Peter Zelinski has been a writer and editor for Modern Machine Shop for more than a decade. One of the aspects of this work that he enjoys the most is visiting machining facilities to learn about the manufacturing technology, systems and strategies they have adopted, and the successes they’ve realized as a result. Pete earned his degree in mechanical engineering from the University of Cincinnati, and he first learned about machining by running and programming machine tools in a metalworking laboratory within GE Aircraft Engines. Follow Pete on Twitter at Z_Axis_MMS.
Steve Murray shows a sand mold component that would have required a complex pattern involving inserts to produce the various slots. 3D printing made this component much easier to produce.
Steve Murray, additive manufacturing consultant at Hoosier Pattern, will be one of the speakers at this month's Additive Manufacturing Conference. His company is advancing a means of making foundry molds through 3D printing that is bringing new design freedom to cast parts—read more here. The conference—October 20-21 in Knoxville, Tennessee—focuses on industrial applications of additive manufacturing. Learn more and register to attend at additiveconference.com.
And speaking of additive … have you seen the new Additive Manufacturing website? We have been posting new content here daily. The increased attention to AM extends to social media, too—join us as one of the earliest followers of Additive Manufacturing on Facebook, Twitter and LinkedIn. Also this month, AM subscribers will receive the first issue of the new, full-size Additive Manufacturing magazine. Begin a subscription here.
Trade shows and conferences can be challenging to attend because the distance imposes travel time and cost. But here is an event that is very accessible to a significant concentration of manufacturers: the Made in Elk Grove Manufacturing & Technology Expo, to be held October 12. The Chicagoland area’s Elk Grove Village, Illinois, is not just a major industrial suburb, but home to the largest consolidated industrial park in North America. The organizers of this unusual event (unusual in that it is hosted by a municipality) say it will showcase 100 manufacturing firms in the village and is expected to draw 1,000 attendees from the regional manufacturing sector.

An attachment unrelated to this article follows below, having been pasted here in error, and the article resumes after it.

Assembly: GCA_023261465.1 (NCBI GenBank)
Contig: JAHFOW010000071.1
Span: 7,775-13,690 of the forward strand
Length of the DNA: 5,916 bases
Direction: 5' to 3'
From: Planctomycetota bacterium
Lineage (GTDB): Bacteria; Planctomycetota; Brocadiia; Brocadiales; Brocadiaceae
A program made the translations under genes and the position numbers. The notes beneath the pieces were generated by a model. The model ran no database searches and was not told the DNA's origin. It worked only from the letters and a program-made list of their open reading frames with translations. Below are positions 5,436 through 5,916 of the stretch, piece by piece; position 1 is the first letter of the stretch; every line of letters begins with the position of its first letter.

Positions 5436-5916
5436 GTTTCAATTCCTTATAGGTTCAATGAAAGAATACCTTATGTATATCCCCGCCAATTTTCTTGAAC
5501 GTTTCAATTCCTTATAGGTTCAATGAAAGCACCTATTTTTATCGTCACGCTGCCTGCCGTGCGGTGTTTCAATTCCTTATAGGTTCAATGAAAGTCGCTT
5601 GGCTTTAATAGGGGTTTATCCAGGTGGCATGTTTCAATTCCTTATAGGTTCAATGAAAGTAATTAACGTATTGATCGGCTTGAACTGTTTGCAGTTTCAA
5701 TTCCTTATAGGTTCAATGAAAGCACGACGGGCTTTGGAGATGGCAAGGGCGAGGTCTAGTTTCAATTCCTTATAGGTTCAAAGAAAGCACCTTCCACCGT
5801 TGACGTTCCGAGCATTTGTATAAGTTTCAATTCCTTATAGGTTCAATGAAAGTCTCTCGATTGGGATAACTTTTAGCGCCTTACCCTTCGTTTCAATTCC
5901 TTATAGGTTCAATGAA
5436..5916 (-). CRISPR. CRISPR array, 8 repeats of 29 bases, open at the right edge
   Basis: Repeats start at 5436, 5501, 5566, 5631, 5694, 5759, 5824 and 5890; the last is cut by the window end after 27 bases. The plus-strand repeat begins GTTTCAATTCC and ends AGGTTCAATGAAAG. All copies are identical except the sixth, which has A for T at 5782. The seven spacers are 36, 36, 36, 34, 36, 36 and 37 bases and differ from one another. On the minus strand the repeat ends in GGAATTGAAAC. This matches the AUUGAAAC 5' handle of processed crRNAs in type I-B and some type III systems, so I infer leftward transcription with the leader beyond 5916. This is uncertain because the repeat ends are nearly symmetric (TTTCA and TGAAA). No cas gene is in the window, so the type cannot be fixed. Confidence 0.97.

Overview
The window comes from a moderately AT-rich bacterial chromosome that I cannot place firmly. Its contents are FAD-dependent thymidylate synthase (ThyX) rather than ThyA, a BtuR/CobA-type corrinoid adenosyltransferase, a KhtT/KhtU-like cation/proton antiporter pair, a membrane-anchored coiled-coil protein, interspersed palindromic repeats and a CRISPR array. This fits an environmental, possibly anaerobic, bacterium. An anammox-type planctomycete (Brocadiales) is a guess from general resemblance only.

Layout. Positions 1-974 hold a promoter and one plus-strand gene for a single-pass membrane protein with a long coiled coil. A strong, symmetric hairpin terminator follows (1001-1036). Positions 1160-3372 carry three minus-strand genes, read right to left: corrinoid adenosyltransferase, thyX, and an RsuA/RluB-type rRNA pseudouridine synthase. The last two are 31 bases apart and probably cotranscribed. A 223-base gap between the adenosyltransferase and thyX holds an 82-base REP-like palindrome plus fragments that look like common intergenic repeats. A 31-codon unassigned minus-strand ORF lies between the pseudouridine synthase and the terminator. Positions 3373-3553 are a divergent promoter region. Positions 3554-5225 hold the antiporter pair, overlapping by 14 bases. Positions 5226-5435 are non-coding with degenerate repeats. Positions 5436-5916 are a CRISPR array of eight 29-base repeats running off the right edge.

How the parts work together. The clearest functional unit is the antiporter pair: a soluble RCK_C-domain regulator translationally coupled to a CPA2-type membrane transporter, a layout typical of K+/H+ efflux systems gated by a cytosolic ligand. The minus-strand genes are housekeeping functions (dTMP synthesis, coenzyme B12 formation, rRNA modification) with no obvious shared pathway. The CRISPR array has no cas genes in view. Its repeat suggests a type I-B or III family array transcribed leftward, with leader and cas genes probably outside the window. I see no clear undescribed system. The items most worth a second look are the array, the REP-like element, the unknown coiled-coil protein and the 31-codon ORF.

Also at the event, the Illinois Manufacturing Excellence Center will facilitate a Manufacturing Matchmaking opportunity aimed at introducing smaller local manufacturers to larger OEMs with whom they could become supply chain partners.
The Expo will be held at Elk Grove High School, which will showcase its STEM coursework during the event with demonstrations by students in the school’s Advanced Manufacturing & Engineering Laboratory.
Luke Niels (left) is plant manager at Progressive Turnings, an example of a shop in which learning and knowledge sharing are valued. Learn more about this shop.
Ben Dollar, a principal with Deloitte Consulting’s Human Capital practice, recently wrote an article for the firm’s human resources blog about the various factors contributing to the shortage of talented employee prospects in manufacturing. He also described how manufacturing employers should respond to the serious challenge this shortage presents. Here is a summary of his advice to manufacturers:
1. Manage the talent pipeline like a supply chain, he says. Too many companies react to personnel needs by scrambling to fill holes as they appear. Take a predictive approach to identify coming workforce needs and take action to fill them far in advance.